Your SlideShare is downloading. ×
Civil society monitoring of the aprm in south africa  lessons
Upcoming SlideShare
Loading in...5
×

Thanks for flagging this SlideShare!

Oops! An error has occurred.

×

Introducing the official SlideShare app

Stunning, full-screen experience for iPhone and Android

Text the download link to your phone

Standard text messaging rates apply

Civil society monitoring of the aprm in south africa lessons

156
views

Published on

This is a presentation on the notes and lessons from the APRM Monitoring and Evaluation process in South Africa. Full article as published in the Africa Insight Journal can be obtained from …

This is a presentation on the notes and lessons from the APRM Monitoring and Evaluation process in South Africa. Full article as published in the Africa Insight Journal can be obtained from http://www.sabinet.co.za/abstracts/afrins/afrins_v41_n4_a3.html

Published in: Education, Business

0 Comments
0 Likes
Statistics
Notes
  • Be the first to comment

  • Be the first to like this

No Downloads
Views
Total Views
156
On Slideshare
0
From Embeds
0
Number of Embeds
0
Actions
Shares
0
Downloads
1
Comments
0
Likes
0
Embeds 0
No embeds

Report content
Flagged as inappropriate Flag as inappropriate
Flag as inappropriate

Select your reason for flagging this presentation as inappropriate.

Cancel
No notes for slide

Transcript

  • 1. NavigatingParticipatoryMonitoring andEvaluation: notesand lessons fromthe CSO AfricanPeer ReviewMechanismMonitoring Project(AMP) in SouthAfrica Ogochukwu Nzewi (PHD)
  • 2. Intro and context A discussion of notes and lessons 1. Asks how much systemization and rationality one can expect within a PM&E process? 2. Should legitimacy of PM&E process be ascribed based on the participatory component? 3. If so how about other legitimising standards such as validity and reliability of your methods, tools and instruments? In July 2010, the African Peer Review Mechanism Monitoring Project (AMP) was launched in Johannesburg AMP:  To build capacity among CSOs for M&E of the implementation of the APRM National Programmes of Action (NPoA)  establish a core group of CSOs who have the capacity to track the implementation of the APRM National Programmes of Action.  Experience and lessons sharing on recommendations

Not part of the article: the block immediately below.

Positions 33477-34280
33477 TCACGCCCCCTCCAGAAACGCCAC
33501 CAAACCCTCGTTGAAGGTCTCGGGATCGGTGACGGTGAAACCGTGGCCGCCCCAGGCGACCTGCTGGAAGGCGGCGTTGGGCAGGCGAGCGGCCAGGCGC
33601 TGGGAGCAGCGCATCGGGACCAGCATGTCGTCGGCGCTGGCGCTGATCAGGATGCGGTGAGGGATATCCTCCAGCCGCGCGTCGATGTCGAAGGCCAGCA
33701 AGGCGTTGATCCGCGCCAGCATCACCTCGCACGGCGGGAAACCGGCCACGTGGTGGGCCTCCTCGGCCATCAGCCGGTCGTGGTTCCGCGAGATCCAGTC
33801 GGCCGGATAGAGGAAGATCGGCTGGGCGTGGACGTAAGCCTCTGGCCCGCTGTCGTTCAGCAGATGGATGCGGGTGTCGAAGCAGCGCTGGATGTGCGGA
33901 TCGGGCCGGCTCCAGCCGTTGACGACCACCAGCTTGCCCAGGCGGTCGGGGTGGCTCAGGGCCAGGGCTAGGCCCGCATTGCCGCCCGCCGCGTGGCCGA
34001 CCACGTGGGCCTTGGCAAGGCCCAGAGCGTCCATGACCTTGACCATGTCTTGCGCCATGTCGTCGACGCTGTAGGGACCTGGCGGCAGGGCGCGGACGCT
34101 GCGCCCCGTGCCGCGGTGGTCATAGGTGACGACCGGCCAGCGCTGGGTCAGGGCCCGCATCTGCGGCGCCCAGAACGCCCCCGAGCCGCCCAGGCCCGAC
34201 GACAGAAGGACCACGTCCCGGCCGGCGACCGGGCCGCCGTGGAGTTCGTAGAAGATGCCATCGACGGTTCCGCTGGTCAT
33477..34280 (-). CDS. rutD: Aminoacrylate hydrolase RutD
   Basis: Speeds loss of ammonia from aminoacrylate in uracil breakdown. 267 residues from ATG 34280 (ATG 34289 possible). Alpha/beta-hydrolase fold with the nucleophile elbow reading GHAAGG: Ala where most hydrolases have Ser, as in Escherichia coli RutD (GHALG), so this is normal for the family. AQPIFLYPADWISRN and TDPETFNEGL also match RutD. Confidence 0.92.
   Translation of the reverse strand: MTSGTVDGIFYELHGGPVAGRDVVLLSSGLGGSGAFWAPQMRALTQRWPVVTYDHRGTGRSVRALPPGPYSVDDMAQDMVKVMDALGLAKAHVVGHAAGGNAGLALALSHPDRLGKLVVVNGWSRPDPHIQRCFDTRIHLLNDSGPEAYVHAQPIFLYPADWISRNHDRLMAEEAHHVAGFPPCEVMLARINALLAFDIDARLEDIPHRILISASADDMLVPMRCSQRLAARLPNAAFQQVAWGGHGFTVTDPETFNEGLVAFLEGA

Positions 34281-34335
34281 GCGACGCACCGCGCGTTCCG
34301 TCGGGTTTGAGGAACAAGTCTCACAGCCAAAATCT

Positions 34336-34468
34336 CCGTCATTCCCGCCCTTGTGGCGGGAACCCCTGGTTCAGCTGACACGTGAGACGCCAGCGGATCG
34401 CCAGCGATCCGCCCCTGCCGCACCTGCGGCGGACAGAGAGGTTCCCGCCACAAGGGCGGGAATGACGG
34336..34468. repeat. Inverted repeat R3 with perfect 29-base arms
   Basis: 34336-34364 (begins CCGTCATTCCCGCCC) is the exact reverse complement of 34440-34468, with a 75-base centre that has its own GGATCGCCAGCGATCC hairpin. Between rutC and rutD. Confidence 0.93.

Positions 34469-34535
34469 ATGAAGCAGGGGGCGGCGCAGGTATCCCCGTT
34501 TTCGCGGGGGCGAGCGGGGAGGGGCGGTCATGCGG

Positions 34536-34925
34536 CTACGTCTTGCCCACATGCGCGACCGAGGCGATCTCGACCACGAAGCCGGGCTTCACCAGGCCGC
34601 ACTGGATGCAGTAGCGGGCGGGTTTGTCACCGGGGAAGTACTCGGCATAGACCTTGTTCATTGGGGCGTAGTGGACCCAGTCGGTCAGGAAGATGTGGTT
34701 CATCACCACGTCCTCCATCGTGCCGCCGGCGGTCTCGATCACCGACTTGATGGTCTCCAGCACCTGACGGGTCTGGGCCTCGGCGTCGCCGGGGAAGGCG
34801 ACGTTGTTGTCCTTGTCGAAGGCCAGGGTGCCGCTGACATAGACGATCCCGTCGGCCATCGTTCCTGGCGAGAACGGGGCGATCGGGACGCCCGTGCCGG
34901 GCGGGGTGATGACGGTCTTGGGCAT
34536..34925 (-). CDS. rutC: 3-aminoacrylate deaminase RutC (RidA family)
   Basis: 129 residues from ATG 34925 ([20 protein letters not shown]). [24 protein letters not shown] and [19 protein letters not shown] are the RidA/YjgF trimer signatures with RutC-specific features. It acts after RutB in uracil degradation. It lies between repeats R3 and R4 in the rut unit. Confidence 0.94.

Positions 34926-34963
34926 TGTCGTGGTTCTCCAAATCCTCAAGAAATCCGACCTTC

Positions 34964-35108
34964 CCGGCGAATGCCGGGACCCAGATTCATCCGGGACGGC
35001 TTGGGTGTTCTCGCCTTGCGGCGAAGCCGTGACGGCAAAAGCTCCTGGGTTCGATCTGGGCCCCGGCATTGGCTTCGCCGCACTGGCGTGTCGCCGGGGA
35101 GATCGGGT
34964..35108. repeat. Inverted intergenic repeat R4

• 3. APRM in South Africa APRM established in 2003, lauded as “Africa‟s Innovative Thinking on Governance” voluntary accession by states A dual approach: self assessment = Country Self- Assessment Report CSAR) ; external evaluation by a Country Review Mission (CRM) = Country Review Report (Country Review Report). Based on the report, country prepares and commits to a National Programme of Action (NPoA) South Africa acceded to the APRM in 2004. 2006: Conducted and submitted its own Country Self- Assessment Report (CSAR). 2007: the South African external review was completed resulting in the Country Review Report (CRR).
  • 4. PM&E Transformative PM&E (Latin America and parts of Asia) sensitivity and affability to social problems PM&E objectives, principles and process determinants are hinged on decisions from engagements with stakeholders PM&E is seen as a useful good governance tool in monitoring and evaluation of development projects and programs as it establishes legitimacy to M and E findings PM&E produces lessons for stakeholders and there is a greater sense of ownership in findings which motivate the development of action plans and encourages greater accountability for stakeholders and society at large
  • 5. AMP as a PM&E process Implies: Process issues will focus on the critical matters affecting participation as a point of departure in M&E Who is monitoring, what is being monitored and weighing and negotiating interests and goals of stakeholders. Estrella (2002)